Pilobolus mixes old and new at 50th anniversary show at NJPAC in Newark

pilobolus review


Members of Pilobolus perform “Ballad.”

Any modern dance company that lives to see its 50th anniversary has good reason to celebrate, especially when it continues to attract enthusiastic fans. Half a century is time enough for a society and its tastes to change, but Pilobolus keeps packing the house. It proved as much on March, when this celebrated group appeared in the Victoria Theater at NJPAC in Newark.

Though Pilobolus has had its ups and downs, it has weathered the departure of all its founders and guiding lights. A fresh and wonderfully athletic team of dancer-collaborators under the direction of Renée Jaworski and Matt Kent are busy creating new works. The newest pieces may seem formulaic, but Pilobolus has not lost its spirit of fun. Its impulsive “let’s get nekkid” attitude makes the repertoire eternally youthful. Certain pieces are tinged with mystery and evoke an atmosphere of wonder. Others are unabashedly candid. Pilobolus still delights in the human form and tests its carrying capacity with braggadocio and charm.

The pieces in its “Big Five-Oh!” program (now in its second year of touring) mix old and new, though none reaches all the way back to the troupe’s origins. Megawatt, from 2004, takes its cue from the crackling energy of its score, a mix of heavy metal and electronica. The cast seems electrified —no, electrocuted — shivering, frying and bouncing their way around the padded space. The late choreographer Jonathan Wolken zaps them over and over like a demented volunteer in a Milgram experiment, but the dancers keep coming, even after a blinding flash of light forces them back from the lip of the stage.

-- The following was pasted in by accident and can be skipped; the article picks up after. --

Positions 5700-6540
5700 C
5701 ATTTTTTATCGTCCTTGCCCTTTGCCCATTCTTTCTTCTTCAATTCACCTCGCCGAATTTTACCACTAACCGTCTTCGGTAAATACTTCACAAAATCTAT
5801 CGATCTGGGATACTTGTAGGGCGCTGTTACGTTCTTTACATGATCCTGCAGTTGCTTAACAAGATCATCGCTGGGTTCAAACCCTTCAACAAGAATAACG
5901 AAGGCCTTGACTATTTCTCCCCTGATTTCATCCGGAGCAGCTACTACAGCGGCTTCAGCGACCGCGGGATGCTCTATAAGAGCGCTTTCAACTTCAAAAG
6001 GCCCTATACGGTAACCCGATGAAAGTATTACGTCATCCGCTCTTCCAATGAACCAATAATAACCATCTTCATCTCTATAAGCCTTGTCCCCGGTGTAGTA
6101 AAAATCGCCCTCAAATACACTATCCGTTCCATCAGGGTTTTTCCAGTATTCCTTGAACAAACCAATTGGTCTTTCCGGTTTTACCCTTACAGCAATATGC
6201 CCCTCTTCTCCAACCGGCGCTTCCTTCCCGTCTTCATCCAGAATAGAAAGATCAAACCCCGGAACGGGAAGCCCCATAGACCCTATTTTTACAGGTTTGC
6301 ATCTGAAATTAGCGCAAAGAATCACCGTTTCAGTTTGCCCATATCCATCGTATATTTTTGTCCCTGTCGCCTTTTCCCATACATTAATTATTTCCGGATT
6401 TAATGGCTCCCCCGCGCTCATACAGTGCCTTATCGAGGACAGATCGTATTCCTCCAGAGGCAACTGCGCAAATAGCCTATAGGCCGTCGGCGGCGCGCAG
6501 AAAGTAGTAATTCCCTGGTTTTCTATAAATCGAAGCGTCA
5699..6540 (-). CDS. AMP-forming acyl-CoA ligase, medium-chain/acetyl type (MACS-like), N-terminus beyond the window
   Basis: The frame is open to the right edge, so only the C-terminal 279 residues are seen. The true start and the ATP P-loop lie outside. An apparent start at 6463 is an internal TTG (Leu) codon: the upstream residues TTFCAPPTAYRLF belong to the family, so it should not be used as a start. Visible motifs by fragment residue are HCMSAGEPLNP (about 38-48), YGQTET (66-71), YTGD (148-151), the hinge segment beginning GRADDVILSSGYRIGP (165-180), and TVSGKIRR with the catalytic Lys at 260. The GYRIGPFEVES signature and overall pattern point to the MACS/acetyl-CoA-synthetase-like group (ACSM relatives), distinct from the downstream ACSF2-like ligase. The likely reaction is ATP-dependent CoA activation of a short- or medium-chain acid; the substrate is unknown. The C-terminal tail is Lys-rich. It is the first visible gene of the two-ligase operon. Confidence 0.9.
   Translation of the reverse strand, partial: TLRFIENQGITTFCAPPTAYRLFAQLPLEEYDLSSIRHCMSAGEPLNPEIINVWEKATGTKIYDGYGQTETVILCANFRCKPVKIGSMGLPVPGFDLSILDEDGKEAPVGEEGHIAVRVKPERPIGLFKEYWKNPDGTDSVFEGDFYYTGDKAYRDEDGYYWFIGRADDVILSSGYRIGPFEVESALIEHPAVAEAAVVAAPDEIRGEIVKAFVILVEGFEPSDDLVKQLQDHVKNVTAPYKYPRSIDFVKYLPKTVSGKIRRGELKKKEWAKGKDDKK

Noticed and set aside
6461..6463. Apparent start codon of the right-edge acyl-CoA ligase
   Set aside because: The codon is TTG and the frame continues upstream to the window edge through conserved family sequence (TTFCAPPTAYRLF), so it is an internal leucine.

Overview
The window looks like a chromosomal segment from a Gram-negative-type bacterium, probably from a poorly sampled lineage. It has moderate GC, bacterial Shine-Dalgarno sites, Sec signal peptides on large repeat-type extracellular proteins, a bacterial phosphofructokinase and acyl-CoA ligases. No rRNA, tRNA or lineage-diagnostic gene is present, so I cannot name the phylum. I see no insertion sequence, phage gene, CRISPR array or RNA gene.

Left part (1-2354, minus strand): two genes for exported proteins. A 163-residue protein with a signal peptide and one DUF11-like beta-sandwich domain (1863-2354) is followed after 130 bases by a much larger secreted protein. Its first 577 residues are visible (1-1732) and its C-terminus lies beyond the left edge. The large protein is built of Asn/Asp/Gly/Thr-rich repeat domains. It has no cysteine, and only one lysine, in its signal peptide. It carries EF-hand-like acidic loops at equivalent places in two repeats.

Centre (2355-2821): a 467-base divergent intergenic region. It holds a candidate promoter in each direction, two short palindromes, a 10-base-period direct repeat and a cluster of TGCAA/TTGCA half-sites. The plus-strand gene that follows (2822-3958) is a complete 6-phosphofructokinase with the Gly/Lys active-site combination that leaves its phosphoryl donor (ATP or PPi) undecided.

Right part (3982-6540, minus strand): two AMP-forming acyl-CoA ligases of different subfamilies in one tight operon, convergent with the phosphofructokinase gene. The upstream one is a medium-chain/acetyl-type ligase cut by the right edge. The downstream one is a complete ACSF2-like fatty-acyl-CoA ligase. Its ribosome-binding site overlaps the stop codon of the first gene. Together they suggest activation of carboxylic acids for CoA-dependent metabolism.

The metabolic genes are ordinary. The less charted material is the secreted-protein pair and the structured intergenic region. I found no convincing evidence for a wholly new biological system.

Behind the Shadows, a pared-down version of a work from 2009, demonstrates this company’s mastery of the shadow-screen, a mastery so complete that Pilobolus doesn’t mind pushing aside the screen to show how scampering figures in the background create the illusion.

Pilobolus, formed in 1971, brought its 50th anniversary tour to NJPAC on March 12.

On the Nature of Things takes its inspiration from an ancient Latin poem. Contemporary viewers may be excused, however, if they do not immediately recognize the “animus” and “anima” of Lucretius in the intertwined and nearly nude bodies of Hannah Klinkman and Zack Weiss, who share a small platform centerstage. Paul Liu deposits the man and woman on this miniature stage deliberately, as if conducting a scientific experiment, and, at the end, after struggling to subdue Weiss, he takes a QED bow. By this time, Klinkman and Weiss have fallen away into a frozen limbo, and any satisfaction we may take in Liu’s “proof” is undercut by gloomy intimations of impermanence and futility.

A guest artist, Native American storyteller Darlene Kascak, provides the voice-overs in Ballad, which received its premiere last year. Kascak recounts Native legends, describing a goddess who falls to earth and fearsome creatures known as Wendigos, cannibals who have lost their souls by feeding on human flesh. The legends blend together with personal and tribal histories; and in Kascak’s narrative the Wendigos become associated with soulless corporations extracting resources from the body of Mother Earth. Into this forest of allusions wanders Marlon Feliz, a childlike innocent in a blue dress, carrying a sheaf of flowers. A group of masked grotesques — presumably Wendigos — encircle her, but Feliz displays no fear. Instead of devouring her, the monsters unmask. They waft and carry her, as if her dreams were a soft bed, and the legends of her people gave her the ability to fly.

The final piece on the March 12 program, BRANCHES (2017), harked back to this company’s salad days, borrowing imagery from Moses Pendleton’s Day 2 (1980) without achieving the mind-altering vision of that classic work. Instead of ritual and phantasmagoria, BRANCHES offers a placid natural landscape in which the dancers begin by imitating the alert and darting movements of birds, and perform lyrical ablutions in a pool of light. Wavelike movements for the group give way to the topsy-turvy, leveraged partnering for which this company is most famous. Finally, the herd begins to migrate, until an unseen threat frightens them into a stampede. As animal dances go, this one is rather tame.

For more on Pilobolus, visit pilobolus.org.


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